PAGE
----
Ironically, the way to minimize this impact would be to vastly increase reliance on nuclear energy, which is also zero carbon, and has a vastly lower land footprint. But that is even less popular with environmentalists, in part because of concerns over the long-term storage of nuclear waste, and in part because of safety fears. These worries are understandable, but nuclear waste storage is a solved problem now, and nuclear is far safer than any fossil fuel.
This tension applies not just to energy projects, but to many other facets of environmentalism. What feels like the ecologically sound thing to do is often not the thing that most reduces carbon emissions. It feels greener to live in the countryside, but city dwellers have far lower-carbon lifestyles because it’s easier for them to walk, take public transit, and cycle. Building more homes in cities doesn’t feel green, but it absolutely is. Major new rail projects don’t feel like environmental projects, but they shift cargo and passenger transport away from cars, and reduce carbon. Opening huge lithium and cobalt mines doesn’t feel very green, but if we want electric vehicles and battery storage, we need the raw materials.
Room for Disagreement
Environmental groups could make several responses to this. One would be that a lot of the NIMBY groups using environmental regulations to block wind and solar developments in the U.S. are astroturfed, funded by oil and gas companies as a way to stifle competition. That is no doubt true of some, although a lot of committed lifelong environmentalists — see the U.K. Green Party — really do block green projects.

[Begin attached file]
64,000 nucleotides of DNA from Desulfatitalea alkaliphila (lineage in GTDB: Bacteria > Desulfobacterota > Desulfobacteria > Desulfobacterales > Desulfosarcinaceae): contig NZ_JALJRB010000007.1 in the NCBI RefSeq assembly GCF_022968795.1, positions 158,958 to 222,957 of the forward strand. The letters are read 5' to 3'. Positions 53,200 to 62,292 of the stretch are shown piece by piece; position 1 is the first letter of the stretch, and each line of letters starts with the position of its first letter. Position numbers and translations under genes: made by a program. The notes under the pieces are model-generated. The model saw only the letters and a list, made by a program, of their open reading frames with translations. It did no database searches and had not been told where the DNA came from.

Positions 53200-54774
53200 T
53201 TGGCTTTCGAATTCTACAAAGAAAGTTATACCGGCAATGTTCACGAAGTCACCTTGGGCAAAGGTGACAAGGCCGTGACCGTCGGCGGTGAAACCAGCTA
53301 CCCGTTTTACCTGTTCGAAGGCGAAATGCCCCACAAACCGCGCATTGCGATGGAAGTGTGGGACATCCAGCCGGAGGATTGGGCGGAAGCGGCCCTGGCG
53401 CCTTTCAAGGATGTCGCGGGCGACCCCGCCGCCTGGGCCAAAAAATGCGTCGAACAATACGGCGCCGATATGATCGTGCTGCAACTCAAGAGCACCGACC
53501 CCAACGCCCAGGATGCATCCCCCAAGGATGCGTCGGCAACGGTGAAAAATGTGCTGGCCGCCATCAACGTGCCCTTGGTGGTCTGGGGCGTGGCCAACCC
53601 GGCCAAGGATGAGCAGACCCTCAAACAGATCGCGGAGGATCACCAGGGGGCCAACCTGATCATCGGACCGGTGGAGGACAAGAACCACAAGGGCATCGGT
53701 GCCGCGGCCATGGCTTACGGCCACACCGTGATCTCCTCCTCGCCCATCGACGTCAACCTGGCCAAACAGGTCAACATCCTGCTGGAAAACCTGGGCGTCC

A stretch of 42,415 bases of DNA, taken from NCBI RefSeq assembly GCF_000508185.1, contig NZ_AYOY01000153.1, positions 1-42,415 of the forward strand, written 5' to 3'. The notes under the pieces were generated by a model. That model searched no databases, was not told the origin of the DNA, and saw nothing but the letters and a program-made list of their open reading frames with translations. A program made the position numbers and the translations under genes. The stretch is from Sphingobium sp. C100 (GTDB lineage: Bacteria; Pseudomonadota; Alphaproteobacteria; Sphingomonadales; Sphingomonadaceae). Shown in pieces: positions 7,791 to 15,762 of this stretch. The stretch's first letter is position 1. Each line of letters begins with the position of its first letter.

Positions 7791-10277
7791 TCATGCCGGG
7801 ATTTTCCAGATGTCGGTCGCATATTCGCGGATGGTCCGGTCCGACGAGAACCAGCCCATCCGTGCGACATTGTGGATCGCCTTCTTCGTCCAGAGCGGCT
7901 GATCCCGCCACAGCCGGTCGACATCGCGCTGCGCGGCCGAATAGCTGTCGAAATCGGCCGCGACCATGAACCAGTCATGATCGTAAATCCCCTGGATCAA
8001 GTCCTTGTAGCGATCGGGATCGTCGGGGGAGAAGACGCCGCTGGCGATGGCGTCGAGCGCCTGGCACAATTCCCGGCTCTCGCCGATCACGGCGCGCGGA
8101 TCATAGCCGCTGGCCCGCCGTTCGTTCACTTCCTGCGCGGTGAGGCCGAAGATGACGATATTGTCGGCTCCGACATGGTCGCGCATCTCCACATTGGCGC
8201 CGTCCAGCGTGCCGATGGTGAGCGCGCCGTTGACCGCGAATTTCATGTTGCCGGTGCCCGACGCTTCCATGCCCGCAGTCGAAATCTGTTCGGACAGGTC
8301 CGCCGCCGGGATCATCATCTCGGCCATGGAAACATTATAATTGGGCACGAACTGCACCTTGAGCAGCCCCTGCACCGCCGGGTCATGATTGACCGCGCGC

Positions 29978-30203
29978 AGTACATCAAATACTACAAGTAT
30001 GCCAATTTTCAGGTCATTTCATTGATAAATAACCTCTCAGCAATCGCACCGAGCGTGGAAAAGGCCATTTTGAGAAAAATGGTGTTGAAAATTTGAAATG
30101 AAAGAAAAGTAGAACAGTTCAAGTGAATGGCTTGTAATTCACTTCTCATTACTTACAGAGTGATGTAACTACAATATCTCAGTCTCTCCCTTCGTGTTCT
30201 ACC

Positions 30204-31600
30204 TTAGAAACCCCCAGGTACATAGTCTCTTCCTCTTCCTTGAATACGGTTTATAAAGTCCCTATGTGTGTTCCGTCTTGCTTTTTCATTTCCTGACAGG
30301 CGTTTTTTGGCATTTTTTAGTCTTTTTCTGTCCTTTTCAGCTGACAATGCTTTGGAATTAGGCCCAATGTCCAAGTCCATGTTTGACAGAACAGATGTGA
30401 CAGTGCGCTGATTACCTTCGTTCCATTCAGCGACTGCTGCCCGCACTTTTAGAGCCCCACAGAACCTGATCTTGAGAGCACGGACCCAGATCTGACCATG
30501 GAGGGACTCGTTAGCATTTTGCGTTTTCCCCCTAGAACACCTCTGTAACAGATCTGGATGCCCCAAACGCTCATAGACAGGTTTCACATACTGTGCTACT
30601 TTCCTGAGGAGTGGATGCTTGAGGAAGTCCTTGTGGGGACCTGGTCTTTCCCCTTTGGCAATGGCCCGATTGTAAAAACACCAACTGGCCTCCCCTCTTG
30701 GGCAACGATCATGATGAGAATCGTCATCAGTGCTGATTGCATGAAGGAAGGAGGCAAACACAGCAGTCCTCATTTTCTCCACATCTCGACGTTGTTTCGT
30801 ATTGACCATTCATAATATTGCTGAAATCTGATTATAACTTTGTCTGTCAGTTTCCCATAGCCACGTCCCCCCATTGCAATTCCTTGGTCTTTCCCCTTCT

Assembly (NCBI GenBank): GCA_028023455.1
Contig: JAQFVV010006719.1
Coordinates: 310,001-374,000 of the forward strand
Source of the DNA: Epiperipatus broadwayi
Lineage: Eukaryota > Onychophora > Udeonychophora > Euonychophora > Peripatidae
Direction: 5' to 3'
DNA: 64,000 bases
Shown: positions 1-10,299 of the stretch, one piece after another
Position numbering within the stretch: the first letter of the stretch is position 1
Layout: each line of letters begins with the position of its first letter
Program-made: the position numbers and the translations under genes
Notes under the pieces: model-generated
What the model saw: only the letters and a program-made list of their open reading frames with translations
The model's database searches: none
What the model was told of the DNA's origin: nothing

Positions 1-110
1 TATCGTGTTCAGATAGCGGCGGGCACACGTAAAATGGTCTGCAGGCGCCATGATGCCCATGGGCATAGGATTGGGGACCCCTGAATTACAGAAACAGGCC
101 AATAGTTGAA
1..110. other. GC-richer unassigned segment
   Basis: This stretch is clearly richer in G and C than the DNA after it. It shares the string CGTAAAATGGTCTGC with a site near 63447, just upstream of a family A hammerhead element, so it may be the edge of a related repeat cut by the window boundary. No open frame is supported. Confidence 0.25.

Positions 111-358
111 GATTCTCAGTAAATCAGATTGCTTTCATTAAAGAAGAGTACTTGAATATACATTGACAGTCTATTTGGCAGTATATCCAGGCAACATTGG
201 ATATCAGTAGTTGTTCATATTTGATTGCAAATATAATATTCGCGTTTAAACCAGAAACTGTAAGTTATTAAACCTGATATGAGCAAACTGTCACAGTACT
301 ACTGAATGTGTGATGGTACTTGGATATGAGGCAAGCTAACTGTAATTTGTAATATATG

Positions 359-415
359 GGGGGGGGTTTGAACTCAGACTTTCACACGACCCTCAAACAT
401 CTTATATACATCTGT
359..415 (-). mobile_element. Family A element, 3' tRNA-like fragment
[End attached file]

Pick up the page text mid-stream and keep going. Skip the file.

But the fairest objection would be that, sometimes, preserving local wildlife or beautiful landscapes genuinely should be more important than building green infrastructure. If someone wanted to build a huge offshore wind farm on top of the Great Barrier Reef, that would be bad. In Flagship recently, we reported on calls to permit more deep-sea mining for lithium, manganese, and other vital minerals. No doubt that would make building renewable energy and batteries easier, but perhaps it would come at such high cost to delicate undersea ecosystems that it wouldn’t be worth it.
The starting point, though, is acknowledging that tradeoff. If we want a zero-carbon world, and we do, it involves building stuff, not blocking it. For some in the environmental movement, their first reaction is — understandably, given their history, but still regrettably — to block stuff.
- Britain Remade, a U.K. think tank, points out that an environmental impact assessment of a particular offshore wind farm was more than 100 pages longer than the complete works of Tolstoy. The organization is pushing for sweeping reforms of the country’s planning regime in order to speed up infrastructure and energy projects, and argues that changes could boost Britain’s economy, reduce its carbon emissions, and reduce reliance on unstable petrostates.
- When you take into account both land use and carbon emissions, nuclear power is the least environmentally damaging source of electricity, a new study said. The research by scientists at the Norwegian University of Science and Technology found that nuclear power takes around a hundred times less land per kilowatt-hour produced than solar does in most of the world.